It’s apparent in the meandering pulse of The Summer Guest, which emulates the sensations of taking a therapeutic holiday at a mountain lake. It’s present all over his apocalyptic horror trilogy, The Passage, which jumps across time and space and even presents entire novels worth of narrative shifting, retrospectives that don’t so much as flash back as they gaze long and unflinchingly into the past.
The Ferryman is a bit of a cross between those two visions, conceptually speaking. No, there isn’t a breach at a secret lab that releases a world-ending viral pandemic near a remote summer resort. Rather, The Ferryman sees Cronin return to a setting and pace that is comforting and relaxing while simultaneously utilizing a speculative reality and structure to keep us facing the uncanny and disquieting.
The method is effective. The story carries us forward as willing passengers, relaxing in our own home, reclined in our favorite chair or sprawled in our bed, into a world that is idyllic and fantastical, but all the while, we feel something isn’t right. We’re eager when we get to pull on the threads of conspiracy, classism, authoritarianism, and dystopia, and we stand in awe as the whole tapestry unravels.
Though The Ferryman is rife with mystery, intrigue, and speculative elements, it rests on a foundation of beauty, of the world coming alive. It all has narrative purpose, but you’re not exactly sure where it’s going (and I think even the most jaded of readers will be pleasantly surprised with The Ferryman), and then SNAP! The story hits you with something that makes you want to start it over because so many of the book’s peculiarities suddenly make sense on a deeply human and emotional level.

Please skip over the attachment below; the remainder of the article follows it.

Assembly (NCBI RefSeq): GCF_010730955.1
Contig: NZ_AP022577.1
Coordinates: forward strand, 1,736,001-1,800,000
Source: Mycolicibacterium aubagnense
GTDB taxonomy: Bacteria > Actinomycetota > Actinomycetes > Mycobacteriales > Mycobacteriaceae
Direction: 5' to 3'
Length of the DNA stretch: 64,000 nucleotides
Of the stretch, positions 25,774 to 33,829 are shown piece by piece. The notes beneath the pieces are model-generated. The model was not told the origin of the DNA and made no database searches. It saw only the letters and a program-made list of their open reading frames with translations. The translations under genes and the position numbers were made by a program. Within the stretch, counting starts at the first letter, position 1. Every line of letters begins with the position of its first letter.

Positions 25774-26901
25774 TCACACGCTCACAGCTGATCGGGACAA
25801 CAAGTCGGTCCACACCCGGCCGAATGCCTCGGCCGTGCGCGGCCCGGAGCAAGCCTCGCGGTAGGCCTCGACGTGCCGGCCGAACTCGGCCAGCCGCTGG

I hesitate to call what Cronin does twisting the plot because of everything that’s going on with the framework of this novel. That, and the idea of a plot twist, in my mind, suggests a level of economy that might cheapen its beauty. It is revelation, for us and the characters, a lifting of a veil, and it’s something that twists the very reality the story is written in. I think that is the heart of good speculative fiction: the writer plays with our concept of reality for the purpose of deriving meaning. The world is as much a character as any protagonist or antagonist. Its identity and altered state teaches us about our own reality.
And make no mistake, when all of the threads are unraveled and the tapestry comes down, what we find is inarguably real.
As a final bit of praise, reading Cronin’s prose grants the feeling of sailing a boat on calm seas. In simple terms, whether Cronin is writing about running a summer vacation spot, the end of the world, or an uncanny island society, it’s clear he loves his writing, every word of it. When a writer loves their writing the way Cronin does, it makes the simple act of reading a joy. This is no emergent development, though. Cronin has been praised for his prose since his first novel, Mary and O’Neil, and it’s satisfying to see he hasn’t lost a step here.
What began as a review of Justin Cronin’s new novel has become something more: another reflection. This post goes beyond a critical and analytical essay about The Ferryman. I found myself thinking and writing about Cronin’s influence and approaches to storytelling, notes on fiction craft, a personal narrative. Maybe this is an open fan letter.
As I wrote this blog post, I felt the compulsion to nudge it and mold it into that which I thought it was supposed to be: a simple, straight-forward review. However, I embraced what it wanted to become.
Maybe I have Justin Cronin to thank for that.
I recommend The Ferryman for any reader who likes to have their expectations challenged while devouring a deliciously satisfying story set in a wondrous, uncanny world, a story written from the first word to the last to move your humanity and take your consciousness and self-awareness to new realms.